As protests over the American police killings of George Floyd and Breonna Taylor extended across the U.S. and into Canada, so did the calls for the cannabis industry to take a stand on police violence against Black people. As in the U.S., Canadian cannabis prohibition has a long history of anti-Black racism--with Black (and Indigenous) people disproportionately targeted for cannabis-related arrests.
Medium, Policy Options
- NORML Canada, under executive director Caryma Sa'd released a statement arguing anti-Black racism in cannabis was "not solved by legalization" as few Black people hold any power in the legal market.
- Citing one complaint that REC retail was not "aligned with our family-oriented demographics, needs, values and interests," lawyer Matt Maurer noted the prevalence of complaints that licensed REC retail will attract "outsiders" who will increase crime (rather than raising property values, which REC retail appears to do).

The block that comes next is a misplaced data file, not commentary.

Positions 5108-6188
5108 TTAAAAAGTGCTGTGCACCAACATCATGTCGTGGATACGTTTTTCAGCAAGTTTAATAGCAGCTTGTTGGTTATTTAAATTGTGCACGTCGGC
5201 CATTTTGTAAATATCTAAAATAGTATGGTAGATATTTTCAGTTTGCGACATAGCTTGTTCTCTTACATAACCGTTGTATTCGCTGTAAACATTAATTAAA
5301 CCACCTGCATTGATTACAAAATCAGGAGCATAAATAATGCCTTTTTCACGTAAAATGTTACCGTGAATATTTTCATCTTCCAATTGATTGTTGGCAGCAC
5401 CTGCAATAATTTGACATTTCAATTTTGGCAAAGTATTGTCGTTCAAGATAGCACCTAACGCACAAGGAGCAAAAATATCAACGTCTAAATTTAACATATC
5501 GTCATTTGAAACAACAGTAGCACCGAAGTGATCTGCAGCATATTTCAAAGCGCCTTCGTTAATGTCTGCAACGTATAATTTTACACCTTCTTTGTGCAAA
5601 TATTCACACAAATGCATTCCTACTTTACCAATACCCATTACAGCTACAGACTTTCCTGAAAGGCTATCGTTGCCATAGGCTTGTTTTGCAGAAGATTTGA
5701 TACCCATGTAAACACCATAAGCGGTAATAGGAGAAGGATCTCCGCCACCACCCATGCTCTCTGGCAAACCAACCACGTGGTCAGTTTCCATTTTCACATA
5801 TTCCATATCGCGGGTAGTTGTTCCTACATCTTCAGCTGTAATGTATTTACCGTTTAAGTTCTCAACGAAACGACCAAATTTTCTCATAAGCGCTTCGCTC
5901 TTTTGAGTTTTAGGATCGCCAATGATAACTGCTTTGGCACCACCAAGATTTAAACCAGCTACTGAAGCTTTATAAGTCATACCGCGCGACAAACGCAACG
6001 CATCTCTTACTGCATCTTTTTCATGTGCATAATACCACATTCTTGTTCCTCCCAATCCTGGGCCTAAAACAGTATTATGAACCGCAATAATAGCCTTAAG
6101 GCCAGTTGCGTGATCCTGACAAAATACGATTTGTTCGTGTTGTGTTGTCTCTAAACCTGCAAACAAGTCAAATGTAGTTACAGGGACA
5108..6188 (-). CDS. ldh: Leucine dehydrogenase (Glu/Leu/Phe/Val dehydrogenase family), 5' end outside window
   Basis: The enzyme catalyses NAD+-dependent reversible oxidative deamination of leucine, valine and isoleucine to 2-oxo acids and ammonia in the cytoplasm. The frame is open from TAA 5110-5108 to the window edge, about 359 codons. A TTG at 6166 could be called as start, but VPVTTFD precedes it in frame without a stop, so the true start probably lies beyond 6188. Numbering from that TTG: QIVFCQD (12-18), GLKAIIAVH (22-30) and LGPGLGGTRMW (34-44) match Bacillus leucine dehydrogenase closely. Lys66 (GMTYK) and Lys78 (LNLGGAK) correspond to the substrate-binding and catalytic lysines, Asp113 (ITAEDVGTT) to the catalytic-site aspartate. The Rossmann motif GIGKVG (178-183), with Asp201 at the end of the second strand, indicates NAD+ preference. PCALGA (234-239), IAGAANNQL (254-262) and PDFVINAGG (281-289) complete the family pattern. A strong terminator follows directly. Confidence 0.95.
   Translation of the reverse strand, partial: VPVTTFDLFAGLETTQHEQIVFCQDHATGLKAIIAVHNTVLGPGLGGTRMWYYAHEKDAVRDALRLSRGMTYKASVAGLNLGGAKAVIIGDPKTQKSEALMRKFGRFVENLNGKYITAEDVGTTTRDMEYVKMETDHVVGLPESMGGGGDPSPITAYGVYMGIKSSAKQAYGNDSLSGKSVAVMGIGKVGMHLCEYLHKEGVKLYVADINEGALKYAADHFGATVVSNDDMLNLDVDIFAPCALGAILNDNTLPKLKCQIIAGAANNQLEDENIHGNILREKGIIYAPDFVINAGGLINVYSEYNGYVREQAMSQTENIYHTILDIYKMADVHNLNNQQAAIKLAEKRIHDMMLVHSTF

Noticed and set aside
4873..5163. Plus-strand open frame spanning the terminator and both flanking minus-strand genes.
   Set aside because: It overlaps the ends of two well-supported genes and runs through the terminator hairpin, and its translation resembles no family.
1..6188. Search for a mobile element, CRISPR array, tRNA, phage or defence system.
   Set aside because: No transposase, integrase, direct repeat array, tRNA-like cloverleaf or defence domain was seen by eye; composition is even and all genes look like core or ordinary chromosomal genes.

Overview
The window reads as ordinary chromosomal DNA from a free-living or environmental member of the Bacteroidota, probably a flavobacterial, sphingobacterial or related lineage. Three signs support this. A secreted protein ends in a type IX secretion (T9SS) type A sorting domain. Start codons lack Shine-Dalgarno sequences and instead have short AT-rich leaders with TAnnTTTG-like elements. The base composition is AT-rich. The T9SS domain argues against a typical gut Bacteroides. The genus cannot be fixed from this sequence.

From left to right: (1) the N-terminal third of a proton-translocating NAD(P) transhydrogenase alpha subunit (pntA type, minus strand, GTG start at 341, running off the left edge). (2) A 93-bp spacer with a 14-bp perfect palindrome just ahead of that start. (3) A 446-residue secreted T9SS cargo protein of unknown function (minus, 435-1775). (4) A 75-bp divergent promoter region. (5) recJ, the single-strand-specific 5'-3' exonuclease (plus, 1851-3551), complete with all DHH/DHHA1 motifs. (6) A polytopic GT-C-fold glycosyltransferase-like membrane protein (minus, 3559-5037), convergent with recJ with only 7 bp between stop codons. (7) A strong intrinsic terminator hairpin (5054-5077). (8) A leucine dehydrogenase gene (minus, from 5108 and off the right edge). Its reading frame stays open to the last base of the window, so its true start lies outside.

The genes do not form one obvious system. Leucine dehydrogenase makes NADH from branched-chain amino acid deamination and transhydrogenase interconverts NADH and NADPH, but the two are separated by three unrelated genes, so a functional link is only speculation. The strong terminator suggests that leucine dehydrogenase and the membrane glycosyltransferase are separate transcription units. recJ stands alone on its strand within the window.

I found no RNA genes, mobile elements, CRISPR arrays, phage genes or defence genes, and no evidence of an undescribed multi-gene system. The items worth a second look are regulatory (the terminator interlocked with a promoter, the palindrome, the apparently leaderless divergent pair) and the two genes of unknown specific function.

Twitter--@MattPMaurer, Toronto Storeys
The Campaign for Cannabis Amnesty attracted attention with their demand of expungements for all Canadians with cannabis records, rather than the Liberal government's limited record-suspension program.
- Aurora gave $100,000 to the Canadian Civil Liberties Union and the U.S. ACLU, while Canopy made a "We need to do better" statement. Reviewers WhatsMyPot compared the responses and encouraged consumers, "Vote with your bongs."
Twitter--@AuroraMMJ, Canopy, Twitter--@WhatsMyPot